Thistle and Kudzu

Click above for a demonstration of Scottish Country Dancing

The Thistle and Kudzu Scottish Country Dancers meet Thursdays at the Church of the Nations at 7:00PM.

For more information, please see the Thistle and Kudzu Scottish Country Country Dancers Facebook page or e-mail info@thistleandkudzu.net

What is Scottish Country Dancing?

Scottish Country Dancing is a distinctive, historical form of social dancing. Despite its title, Scottish Country dancing should not be mistaken for a form of folk dancing or Highland dancing. It was not only danced by the common folk, but also by the elite.

Participants are grouped into sets, typically of 3, 4, or 5 couples arranged either in two lines (men facing ladies) or in a square, and work together to dance a sequence of formations. This will leave them in a new order, and the dance is repeated enough times to bring them back to their starting positions, with everyone dancing at each position in turn.

SCD is mainly danced socially, for pure pleasure and enjoyment but there is also a demonstration group.  Although the basic steps and formations are easy to pick up, the technique is being honed continuously so that at its highest levels it is an athletic, balletic dance form (not that the majority of social dancers take it as seriously as that).

There's no dancing without music, and Scottish Country Dancing has attracted some of the most talented musicians to play for it. From the first chord to the final bow or curtsey, dancers are inspired by the driving reels, jaunty jigs, snappy strathspeys or lilting slow airs - leading to the popular expression "the music will tell you what to do" (now also immortalized in the name of a dance). 

History of Scottish Country Dancing

The elegance, manners, and footwork of the Scottish Country Dance has its roots both in French Ballet and the French Court. In 17th century Scotland, this French base, combined with Celtic dance patterns danced for centuries by the Scots, resulted in an extraordinary musical form of dance. It embodied not only grace, but also an exhilarating spirit!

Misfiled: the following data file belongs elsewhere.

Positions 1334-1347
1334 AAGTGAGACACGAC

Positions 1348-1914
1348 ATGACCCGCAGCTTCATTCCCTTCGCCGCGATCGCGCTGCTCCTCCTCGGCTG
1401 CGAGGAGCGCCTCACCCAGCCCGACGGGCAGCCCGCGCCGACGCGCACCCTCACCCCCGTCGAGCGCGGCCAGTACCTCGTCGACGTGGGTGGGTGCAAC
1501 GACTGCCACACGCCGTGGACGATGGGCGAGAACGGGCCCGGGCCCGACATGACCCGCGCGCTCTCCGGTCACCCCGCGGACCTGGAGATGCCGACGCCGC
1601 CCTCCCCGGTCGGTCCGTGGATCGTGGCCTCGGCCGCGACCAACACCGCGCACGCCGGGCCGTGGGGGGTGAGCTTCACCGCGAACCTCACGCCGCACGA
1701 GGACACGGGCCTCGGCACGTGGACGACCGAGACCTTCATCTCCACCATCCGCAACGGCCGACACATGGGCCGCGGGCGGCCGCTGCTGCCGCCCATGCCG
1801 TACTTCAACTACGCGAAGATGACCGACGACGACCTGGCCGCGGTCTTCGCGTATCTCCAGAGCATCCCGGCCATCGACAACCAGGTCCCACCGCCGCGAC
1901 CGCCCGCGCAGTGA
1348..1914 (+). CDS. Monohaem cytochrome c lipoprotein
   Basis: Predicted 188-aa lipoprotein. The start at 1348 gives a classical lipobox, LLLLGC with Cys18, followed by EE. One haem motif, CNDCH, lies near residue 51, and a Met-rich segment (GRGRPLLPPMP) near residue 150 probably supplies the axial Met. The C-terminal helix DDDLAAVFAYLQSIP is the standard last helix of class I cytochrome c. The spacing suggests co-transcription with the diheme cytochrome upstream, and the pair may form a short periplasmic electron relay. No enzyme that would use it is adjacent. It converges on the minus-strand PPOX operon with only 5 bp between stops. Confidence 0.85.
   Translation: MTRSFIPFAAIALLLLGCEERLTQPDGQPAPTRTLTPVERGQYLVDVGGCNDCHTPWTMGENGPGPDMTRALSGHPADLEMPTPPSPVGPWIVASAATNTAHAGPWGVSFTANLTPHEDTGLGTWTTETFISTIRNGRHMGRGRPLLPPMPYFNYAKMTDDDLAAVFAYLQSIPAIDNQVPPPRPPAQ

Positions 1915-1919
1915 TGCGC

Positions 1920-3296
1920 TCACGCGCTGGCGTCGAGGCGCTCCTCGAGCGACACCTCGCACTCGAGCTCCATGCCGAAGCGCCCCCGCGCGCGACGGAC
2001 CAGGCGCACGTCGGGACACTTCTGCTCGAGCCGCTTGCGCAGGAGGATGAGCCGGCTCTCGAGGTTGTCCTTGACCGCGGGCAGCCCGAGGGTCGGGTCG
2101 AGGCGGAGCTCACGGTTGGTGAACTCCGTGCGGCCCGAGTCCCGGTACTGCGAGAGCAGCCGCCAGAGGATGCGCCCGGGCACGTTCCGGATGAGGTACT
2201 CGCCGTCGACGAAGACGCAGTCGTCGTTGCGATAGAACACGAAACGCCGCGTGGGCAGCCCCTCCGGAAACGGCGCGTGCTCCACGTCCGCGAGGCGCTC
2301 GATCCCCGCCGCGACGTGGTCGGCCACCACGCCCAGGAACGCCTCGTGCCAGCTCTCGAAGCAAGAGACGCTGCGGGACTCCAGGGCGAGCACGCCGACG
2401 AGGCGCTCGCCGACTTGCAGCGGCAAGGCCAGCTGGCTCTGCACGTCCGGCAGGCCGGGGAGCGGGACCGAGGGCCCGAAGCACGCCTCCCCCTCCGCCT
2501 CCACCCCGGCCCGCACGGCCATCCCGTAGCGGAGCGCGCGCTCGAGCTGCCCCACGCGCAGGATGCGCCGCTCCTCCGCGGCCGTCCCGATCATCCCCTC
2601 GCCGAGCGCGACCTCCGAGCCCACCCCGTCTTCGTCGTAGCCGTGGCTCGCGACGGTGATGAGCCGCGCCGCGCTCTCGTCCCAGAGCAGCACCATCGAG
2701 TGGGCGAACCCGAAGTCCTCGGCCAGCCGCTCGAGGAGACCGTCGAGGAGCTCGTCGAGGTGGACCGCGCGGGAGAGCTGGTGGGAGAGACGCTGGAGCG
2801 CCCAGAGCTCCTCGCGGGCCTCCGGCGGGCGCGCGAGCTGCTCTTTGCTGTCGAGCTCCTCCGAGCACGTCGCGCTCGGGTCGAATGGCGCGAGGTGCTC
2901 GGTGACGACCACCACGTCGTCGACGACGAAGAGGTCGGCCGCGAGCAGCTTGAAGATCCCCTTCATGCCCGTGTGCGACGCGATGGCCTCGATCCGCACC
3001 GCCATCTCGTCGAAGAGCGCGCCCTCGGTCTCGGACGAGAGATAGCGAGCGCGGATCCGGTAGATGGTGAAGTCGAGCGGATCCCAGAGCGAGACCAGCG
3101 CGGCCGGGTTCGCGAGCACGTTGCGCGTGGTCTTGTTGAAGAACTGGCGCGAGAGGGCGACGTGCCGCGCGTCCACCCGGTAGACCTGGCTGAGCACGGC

Thanks to the social pattern of Scotland, Scottish Country Dancing has never died. By contrast, the country ballroom dances of England, Ireland and Wales became unfashionable, and nearly forgotten. As a result of Scotland's clan system, where the Clan Chieftains interests became those of their kin, the Clan Chieftains demands for dancing were greatly responsible for its continuation. This socially inclusive tradition made Scottish Country Dancing accessible to all, from the barn to the ballroom.

Until this century, Scottish country dances were communicated strictly by word of mouth. This assured the preservation of traditions, while at the same time allowing for a certain amount of Scottish dance evolution. However, by early in the 20th Century, American and European ballroom dancing had begun to exert an extraordinary influence; Scotland's unique dancing was about to evolve itself into extinction!

In 1923, the Scottish Country Dance Society was formed to preserve Scottish county dances. As the British Royal family has long been enthusiastic participants in Scottish Country Dancing, King George VI bestowed the title of Royal on the Society in 1951. Thanks to the efforts of the Royal Scottish Country Dance Society, we can now enjoy the spirit and grace of authentic Scottish Country Dancing around the world! 

Scottish Country Dancing Class in Athens, GA

Beginning dancers are accepted in the Athens class.  No partner is necessary! No previous dance experience is necessary!  Appropriate footwear at the first few lessons should be light, flexible soled shoes, sneakers or dance slippers.  Casual, loose fitting clothing is recommended.

Come Join the Dance!